[OT] QWERTY key layout (was Re: BigApache for Windows -
Whydoesn't BSD have an installerpackage like this ???)
Henrik W Lund
henrik.w.lund at broadpark.no
Sun Aug 1 14:55:28 PDT 2004
Bill Moran wrote:
>Matthew Seaman <m.seaman at infracaninophile.co.uk> wrote:
>>On Sun, Aug 01, 2004 at 04:36:57PM -0700, Henrik W Lund wrote:
>>>The command to use is umount, not unmount.
>>>Don't ask me why they left out the first 'n' there.
>>Because typing the sequence u-n-m at speed is really quite difficult.
>>It's also the reason that it's perl and not pearl.
>>Same as it's hard to type t-h-e correctly all teh time, nad typing
>>a-n-d is a bit of a pain too. Anyone would think that the qwerty
>>keyboard layout was designed to slow down your typing speed...
>I don't remember where, but I read somewhere that the qwerty layout
>was not designed for raw speed (as some people think) but was designed
>for speed on _mechanical_ typewriters. i.e. part of it's design is
>to maximize the possibility that you'll alternate left-hand/right-hand,
>thus minimizing the possibility that the hammers that fly up and strike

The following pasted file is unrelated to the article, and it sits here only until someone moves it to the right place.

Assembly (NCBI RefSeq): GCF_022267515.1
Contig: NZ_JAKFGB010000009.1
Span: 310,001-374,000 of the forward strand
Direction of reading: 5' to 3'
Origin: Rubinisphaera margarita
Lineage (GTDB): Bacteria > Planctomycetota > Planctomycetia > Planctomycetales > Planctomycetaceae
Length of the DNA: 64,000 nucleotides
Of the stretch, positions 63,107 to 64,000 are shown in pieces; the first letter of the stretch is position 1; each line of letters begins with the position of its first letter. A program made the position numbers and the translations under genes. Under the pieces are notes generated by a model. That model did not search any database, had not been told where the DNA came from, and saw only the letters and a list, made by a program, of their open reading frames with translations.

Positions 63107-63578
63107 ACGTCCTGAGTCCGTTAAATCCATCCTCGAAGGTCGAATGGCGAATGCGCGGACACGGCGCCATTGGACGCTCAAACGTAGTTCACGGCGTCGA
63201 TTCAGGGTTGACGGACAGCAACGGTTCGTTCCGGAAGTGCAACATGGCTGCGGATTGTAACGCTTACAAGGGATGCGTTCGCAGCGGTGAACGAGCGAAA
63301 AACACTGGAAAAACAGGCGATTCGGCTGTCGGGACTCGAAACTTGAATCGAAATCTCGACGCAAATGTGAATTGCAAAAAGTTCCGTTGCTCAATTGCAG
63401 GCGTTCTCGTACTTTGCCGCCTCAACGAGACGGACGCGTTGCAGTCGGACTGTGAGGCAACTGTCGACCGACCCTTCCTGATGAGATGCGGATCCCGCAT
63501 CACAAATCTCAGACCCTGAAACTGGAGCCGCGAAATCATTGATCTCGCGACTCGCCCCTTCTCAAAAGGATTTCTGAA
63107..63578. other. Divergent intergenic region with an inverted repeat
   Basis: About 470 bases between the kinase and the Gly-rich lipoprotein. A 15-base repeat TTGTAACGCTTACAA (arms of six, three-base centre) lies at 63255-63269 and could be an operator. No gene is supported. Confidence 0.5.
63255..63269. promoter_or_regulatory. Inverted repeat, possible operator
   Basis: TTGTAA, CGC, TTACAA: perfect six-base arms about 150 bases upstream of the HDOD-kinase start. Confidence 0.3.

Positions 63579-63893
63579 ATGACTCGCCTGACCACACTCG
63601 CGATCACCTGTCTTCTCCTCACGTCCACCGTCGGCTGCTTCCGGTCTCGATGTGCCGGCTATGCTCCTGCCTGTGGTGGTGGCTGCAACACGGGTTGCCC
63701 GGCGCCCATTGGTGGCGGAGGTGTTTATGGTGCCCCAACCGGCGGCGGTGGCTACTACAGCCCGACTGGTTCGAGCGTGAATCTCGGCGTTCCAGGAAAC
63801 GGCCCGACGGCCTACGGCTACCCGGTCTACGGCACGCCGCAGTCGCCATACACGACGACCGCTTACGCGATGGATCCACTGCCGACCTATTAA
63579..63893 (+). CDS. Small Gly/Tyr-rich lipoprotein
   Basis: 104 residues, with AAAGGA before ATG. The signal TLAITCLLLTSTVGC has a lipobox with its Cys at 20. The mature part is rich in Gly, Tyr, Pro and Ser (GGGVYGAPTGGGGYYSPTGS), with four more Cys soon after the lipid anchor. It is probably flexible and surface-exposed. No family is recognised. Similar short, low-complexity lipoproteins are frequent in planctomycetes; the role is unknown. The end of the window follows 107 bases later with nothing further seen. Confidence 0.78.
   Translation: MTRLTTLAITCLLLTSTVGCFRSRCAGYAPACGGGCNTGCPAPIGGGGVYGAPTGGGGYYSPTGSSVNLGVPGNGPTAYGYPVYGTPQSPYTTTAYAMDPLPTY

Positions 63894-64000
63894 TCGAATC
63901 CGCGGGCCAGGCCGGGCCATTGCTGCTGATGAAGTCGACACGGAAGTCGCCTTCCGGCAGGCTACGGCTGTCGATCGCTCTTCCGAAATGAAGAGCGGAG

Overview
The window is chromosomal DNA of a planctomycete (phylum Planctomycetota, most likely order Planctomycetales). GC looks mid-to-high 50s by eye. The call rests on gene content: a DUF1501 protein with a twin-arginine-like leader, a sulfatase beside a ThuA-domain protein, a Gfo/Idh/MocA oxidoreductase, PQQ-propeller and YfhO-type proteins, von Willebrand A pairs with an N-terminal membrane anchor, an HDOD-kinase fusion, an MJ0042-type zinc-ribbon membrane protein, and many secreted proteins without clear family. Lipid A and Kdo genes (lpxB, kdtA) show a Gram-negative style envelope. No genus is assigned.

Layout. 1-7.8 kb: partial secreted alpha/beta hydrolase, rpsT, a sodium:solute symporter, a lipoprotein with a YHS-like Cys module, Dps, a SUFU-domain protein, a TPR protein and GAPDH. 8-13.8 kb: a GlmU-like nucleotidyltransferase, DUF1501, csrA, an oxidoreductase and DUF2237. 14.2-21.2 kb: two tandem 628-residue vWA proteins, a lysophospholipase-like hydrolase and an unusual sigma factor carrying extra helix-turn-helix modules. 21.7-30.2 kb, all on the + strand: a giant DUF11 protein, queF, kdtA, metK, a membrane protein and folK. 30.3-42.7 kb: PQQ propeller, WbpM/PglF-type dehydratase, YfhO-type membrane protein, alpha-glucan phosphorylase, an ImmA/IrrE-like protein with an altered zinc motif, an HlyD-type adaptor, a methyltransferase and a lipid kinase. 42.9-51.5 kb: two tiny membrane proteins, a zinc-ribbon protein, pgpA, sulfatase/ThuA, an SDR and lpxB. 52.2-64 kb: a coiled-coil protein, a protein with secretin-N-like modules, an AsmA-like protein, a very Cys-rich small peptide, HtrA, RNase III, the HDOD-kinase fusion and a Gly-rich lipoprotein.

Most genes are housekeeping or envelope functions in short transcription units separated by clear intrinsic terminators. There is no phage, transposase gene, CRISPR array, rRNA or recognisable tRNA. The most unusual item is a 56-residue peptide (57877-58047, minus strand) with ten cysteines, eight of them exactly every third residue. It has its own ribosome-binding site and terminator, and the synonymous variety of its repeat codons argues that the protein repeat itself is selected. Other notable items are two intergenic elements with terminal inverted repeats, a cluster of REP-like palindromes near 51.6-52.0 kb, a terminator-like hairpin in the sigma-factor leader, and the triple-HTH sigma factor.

>the paper won't jam. (probably most of you have never used a truely
>_manual_ typewriter, and thus don't understand the mechanics ...
>manual typewriters use hammers, much like a piano, that have the embossed
>letters on them, and you have to hit the key hard enough to cause the
>hammer to fly up and strike through the ink ribbon and put the image of
>the letter on the paper. You also had the possibility that if you tried
>to type too fast, the next hammer would hit the first hammer as it was
>on its way down, thus jamming the typewriter and requiring you to stick
>your hand in the mechanism and unjam it, which meant you probably got
>ink on your hands ... _unlike_ a piano, all the hammers with the letters
>on them were angled to strike the ribbon/paper at exactly the same
>location, thus the possibility of collission was very high.)
>Anyway ... the fact that the qwerty layout was adopted for electric
>typerwriters, and later keyboards that don't have the same restrictions as
>manual typewriters is an unfortunate consequence of "let's use something
>that everyone already knows." It would have been better if the folks who
>developed the electric typewriter had used the Dvorak layout, but it's
>unlikely at this point that the world will switch.
>If you've never seen a mechanical typewriter, it's an interesting history
>lesson. It will explain a lot about why the keyboards we use today function
>they way they do. Just wait until you learn how the SHIFT key used to
>function! ... I wonder if I still have that old cheapo typerwriter in
>the attic somewhere ...
I remember those!! I used to love hammering as many keys at the same
time as I could. My parents would spend ages "unjamming" it afterwards. :-D
-Henrik W Lund
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